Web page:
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The BSDCan 2016 conference in Ottawa has just concluded, with a number of OpenBSD-themed talks. These are the talks by OpenBSD developers:
Sebastian Benoit: Opensource Routing - Running an enterprise network on OpenBSD (slides)
In addition, two OpenBSD-centric tutorials were offered by people who are not themselves OpenBSD developers:
Peter Hansteen: Building The Network You Need With PF, The OpenBSD Packet Filter (slides)
Understanding the modernization of the OpenBSD network stack, part 1: ART single thread performances
Martin Pieuchot (mpi@) wrote in, saying
OpenBSD network developers are doing some great work at modernizing and improving the network stack. But even if you're following tech@, it might be tricky to understand what's going on. Read more...
Progress on the armv7 platform continues, and Jonathan Gray writes in to the arm@ mailing list with some promising news:
There is now a bootloader for armv7 thanks to kettenis@ Recent armv7 snapshots will configure disks to use efiboot and install device tree dtb files on a fat partition at the start of the disk.
u-boot kernel images are no longer part of the release but can still be built for the time being. We are going to start assuming the kernel has been loaded with a dtb file to describe the hardware sometime soon. Those doing new installs can ignore the details but here they are. Read more...
Traditional Unix has allowed memory to be mapped W | X. Everyone now knows thats a bad practice from a security standpoint, but the software ecosystem hasn't made much progress in this area. Theo de Raadt has just committed a change to begin blocking W^X violations in OpenBSD.
CVSROOT: /cvs Module name: src Changes by: email@example.com 2016/05/27 13:45:04 Modified files: lib/libc/sys : mmap.2 mount.2 mprotect.2 sbin/mount : mntopts.h mount.8 mount.c sbin/mount_ffs : mount_ffs.c sbin/mount_nfs : mount_nfs.c sys/kern : kern_sysctl.c vfs_syscalls.c sys/sys : mount.h sysctl.h sys/uvm : uvm_mmap.c usr.sbin/pstat : pstat.c Log message: W^X violations are no longer permitted by default. A kernel log message is generated, and mprotect/mmap return ENOTSUP. If the sysctl(8) flag kern.wxabort is set then a SIGABRT occurs instead, for gdb use or coredump creation. W^X violating programs can be permitted on a ffs/nfs filesystem-basis, using the "wxallowed" mount option. One day far in the future upstream software developers will understand that W^X violations are a tremendously risky practice and that style of programming will be banished outright. Until then, we recommend most users need to use the wxallowed option on their /usr/local filesystem. At least your other filesystems don't permit such programs. Read more...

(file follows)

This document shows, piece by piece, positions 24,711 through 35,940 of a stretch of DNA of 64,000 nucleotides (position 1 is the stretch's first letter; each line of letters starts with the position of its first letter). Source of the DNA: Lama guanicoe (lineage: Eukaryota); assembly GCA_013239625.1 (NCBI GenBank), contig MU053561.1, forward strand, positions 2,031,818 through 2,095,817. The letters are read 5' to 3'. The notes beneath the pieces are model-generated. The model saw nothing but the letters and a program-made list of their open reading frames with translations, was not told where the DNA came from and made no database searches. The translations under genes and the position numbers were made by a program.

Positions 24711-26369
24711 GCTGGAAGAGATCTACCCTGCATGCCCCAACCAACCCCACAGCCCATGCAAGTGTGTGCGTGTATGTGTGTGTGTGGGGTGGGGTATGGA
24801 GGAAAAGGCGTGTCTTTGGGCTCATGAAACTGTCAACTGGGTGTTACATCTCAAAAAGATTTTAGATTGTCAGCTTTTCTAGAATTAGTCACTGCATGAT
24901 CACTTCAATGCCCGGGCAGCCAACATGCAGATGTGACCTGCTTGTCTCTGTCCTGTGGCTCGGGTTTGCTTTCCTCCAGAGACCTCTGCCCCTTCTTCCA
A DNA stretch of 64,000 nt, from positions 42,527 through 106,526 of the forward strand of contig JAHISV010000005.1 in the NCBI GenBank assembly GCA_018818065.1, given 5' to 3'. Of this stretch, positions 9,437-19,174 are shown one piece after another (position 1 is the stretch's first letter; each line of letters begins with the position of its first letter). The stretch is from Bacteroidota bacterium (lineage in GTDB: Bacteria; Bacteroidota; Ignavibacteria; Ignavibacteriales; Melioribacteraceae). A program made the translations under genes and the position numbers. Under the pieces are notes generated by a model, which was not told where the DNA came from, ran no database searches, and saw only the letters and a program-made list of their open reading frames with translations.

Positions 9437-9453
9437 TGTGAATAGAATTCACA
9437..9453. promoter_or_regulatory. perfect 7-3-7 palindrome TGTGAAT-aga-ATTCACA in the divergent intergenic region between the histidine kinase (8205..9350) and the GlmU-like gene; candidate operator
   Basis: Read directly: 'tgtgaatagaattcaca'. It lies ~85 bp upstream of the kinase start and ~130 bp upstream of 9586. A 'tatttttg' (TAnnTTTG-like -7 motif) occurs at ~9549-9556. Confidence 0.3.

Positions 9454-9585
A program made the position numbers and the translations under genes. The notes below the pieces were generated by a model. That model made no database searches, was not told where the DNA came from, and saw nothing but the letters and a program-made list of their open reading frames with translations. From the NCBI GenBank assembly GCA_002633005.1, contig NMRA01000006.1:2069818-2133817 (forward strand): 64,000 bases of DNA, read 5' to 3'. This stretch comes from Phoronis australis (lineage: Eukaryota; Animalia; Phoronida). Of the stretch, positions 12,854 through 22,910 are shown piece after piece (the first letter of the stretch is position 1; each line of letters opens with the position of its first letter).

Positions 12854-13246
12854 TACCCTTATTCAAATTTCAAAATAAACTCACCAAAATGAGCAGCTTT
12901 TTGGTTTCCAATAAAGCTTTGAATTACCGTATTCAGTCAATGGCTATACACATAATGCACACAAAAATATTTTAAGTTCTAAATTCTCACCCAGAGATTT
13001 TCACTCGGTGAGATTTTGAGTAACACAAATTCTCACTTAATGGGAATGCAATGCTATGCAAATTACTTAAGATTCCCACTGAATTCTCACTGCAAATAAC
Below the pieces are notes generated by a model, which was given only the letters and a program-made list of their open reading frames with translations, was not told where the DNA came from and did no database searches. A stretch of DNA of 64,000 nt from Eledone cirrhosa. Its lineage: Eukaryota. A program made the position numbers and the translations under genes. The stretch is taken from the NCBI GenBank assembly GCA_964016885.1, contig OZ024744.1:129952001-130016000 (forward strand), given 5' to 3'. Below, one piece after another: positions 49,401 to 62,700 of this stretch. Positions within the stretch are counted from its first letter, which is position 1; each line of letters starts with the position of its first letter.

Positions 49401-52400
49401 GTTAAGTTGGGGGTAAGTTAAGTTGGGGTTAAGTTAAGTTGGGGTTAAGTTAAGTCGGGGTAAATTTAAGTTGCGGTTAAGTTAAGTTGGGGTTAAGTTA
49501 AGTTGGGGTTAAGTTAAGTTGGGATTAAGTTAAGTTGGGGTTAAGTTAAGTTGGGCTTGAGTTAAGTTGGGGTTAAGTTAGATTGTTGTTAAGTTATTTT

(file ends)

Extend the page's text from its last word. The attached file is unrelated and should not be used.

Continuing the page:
This year's dotSecurity conference featured a presentation from OpenBSD founder Theo de Raadt, titled "Privilege Separation and Pledge."
The next hackathon report comes from Paul Irofti, who writes:
This was probably the shortest hackathon I attended. The 4 days flew by and I realised we have to pack and go with nothing to show for.
My usual hackathon work flow is: waste 3-4 days trying to figure how some device works, and then polish the driver(s) for the remaining days while congratulating myself with coffee, Günther and beer. Read more...
Our next report comes from Jasper Lievisse Adriaanse, who writes:
Hackathons have long since had two themes for me, gnomes and puppets. However this hackathon I actually didn't want to play with puppets for once, yet I ended up importing Puppet 4 after all. More on that later. Read more...
In a recent email, Theo de Raadt explains the SROP mitigation technique, a recent team effort.
This is the first demonstration of a mitigation against SROP.
Utilizing a trick from kbind(2), the kernel now only accepts signal returns from the PC address of the sigreturn(2) syscall in the signal trampoline. Since the signal trampoline page is randomized placed per process, it is only known by directly returning from a signal handler.
As well, the sigcontext provided to sigreturn(2) now contains a magic cookie constructed from a per-process cookie XOR'd against the address of the signal context. That part is similar to the LWN discussion mentioned above. I came to the same conclusion semi-independently as a result of Antoine's ports builds, which identified all the parts of the application software ecosystem I had to study. Woe is me!
The next hackathon report comes from Ken Westerback, who writes:
I arrived at CDG, got on my train and arrived in Nantes just before a national train strike started. Whew. Did a pleasant walk paralleling the tram tracks to the appropriate tram stop and consulted the documentation. "Hackroom is nearby." Hmmm. Wandered around for a while without stumbling across it, and finally noticed the large neon sign for the hotel. From which I *did* have directions. Got to the hackroom building and found that the doors had been locked early. A few frantic texts later I got in and the normal hackathon routine took hold. Read more...